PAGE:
literature which uses this framework, perhaps surprisingly, there does not exist a perfectly clear notion or at least a definition of equilibrium. In “Equilibrium Concepts in the
Large-Household Model,”Tao Zhu formulates two concepts of equilibrium in the context
of a monetary environment. In what he calls the no-commitment approach, individual
household agents search for partners and make their own utility maximizing choices in
separate meetings. In what he calls the commitment approach, the household chooses a
contingent plan for individuals, who must abide by this plan.To obtain a degenerate distribution of money under the no-commitment approach, a large household with nonlinear preferences is converted into one with quasilinear preferences. In the commitment
approach, commitment itself yields a degenerate distribution. However, allocations in the
commitment approach are not subgame perfect, which results in a weaker equilibrium
concept.
In “Anonymous Markets and Monetary Trading,” C. D. Aliprantis, Gabriele Camera, and
Daniela Puzzello point out that random anonymous matching is not in itself sufficient to
make money essential in models with alternating decentralized and centralized markets
(which many people are studying these days). They show eliminating money need not
re- duce efficiency if the actions of trading partners are observable and if are sufficiently
patient.The idea is that centralized trading allows rapid exchange of privately observed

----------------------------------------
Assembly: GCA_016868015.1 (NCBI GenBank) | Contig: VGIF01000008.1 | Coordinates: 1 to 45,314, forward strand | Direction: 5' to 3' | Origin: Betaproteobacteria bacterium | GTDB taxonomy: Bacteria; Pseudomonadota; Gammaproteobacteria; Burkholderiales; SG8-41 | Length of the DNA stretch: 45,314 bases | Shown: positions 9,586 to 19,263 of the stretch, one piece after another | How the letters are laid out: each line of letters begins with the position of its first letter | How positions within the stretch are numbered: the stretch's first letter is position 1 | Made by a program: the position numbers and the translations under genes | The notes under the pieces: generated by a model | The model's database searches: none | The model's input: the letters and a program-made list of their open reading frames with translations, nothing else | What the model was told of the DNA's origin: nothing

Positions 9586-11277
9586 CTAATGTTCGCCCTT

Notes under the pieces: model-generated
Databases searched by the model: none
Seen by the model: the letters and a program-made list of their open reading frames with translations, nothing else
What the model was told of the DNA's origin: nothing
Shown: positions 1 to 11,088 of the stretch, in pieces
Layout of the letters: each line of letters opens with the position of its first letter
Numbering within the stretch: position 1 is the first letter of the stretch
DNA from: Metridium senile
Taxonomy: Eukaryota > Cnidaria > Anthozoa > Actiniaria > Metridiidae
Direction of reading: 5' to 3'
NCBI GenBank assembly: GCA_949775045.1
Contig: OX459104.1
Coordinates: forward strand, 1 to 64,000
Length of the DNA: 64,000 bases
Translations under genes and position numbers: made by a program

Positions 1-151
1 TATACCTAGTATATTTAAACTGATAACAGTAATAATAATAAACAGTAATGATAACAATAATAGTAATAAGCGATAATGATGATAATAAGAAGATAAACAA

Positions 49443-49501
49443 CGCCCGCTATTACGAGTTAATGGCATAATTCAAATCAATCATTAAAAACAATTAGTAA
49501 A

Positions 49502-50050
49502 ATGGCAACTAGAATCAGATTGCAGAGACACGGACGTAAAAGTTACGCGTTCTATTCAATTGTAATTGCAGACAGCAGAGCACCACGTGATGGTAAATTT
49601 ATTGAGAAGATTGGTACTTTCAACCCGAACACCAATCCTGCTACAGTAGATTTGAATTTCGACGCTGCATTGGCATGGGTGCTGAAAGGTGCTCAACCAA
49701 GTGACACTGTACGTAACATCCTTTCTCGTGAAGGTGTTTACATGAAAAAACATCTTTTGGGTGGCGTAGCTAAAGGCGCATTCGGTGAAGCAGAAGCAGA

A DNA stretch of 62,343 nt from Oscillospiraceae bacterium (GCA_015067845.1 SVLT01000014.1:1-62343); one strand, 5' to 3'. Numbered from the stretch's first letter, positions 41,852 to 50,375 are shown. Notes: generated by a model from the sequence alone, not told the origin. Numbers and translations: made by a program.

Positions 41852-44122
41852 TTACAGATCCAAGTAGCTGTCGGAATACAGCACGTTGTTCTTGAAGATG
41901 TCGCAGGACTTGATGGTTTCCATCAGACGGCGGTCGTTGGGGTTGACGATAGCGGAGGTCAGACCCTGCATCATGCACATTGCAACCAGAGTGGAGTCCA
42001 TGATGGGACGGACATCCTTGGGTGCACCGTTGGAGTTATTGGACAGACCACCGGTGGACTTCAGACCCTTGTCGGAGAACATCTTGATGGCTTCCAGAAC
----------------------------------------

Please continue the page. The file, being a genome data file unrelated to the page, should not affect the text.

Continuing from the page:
information, so a credible informal enforcement scheme exists, which sustains the efficient allocation without money. However, this “social norm” is not robust to adding a
small amount of noise in observations. They go on to examine variations on the basic
environment where money is essential. In particular, infinitely-lived agents repeatedly
move in and out of markets populated by numerous anonymous agents, who are always
complete strangers because their trading paths intersect at most once. In this environment money is essential. The authors’ techniques can be used to expand the modeling
of environments in which money has a necessary role.
Models such as Kiyotaki and Wright (1989) have both barter and monetary equilibria.
These models, however, cannot explain the transition from a barter equilibrium to a
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monetary equilibrium. In “The Rise of Money:An Evolutionary Analysis of the Origins of
Money,” Kevin Hasker and Tahmilci develop a model that addresses the issue.A standard
theory of stochastic evolution is modified so that agents are able to calculate out-of-equilibrium continuation values.This is a subtle but important point because, in the context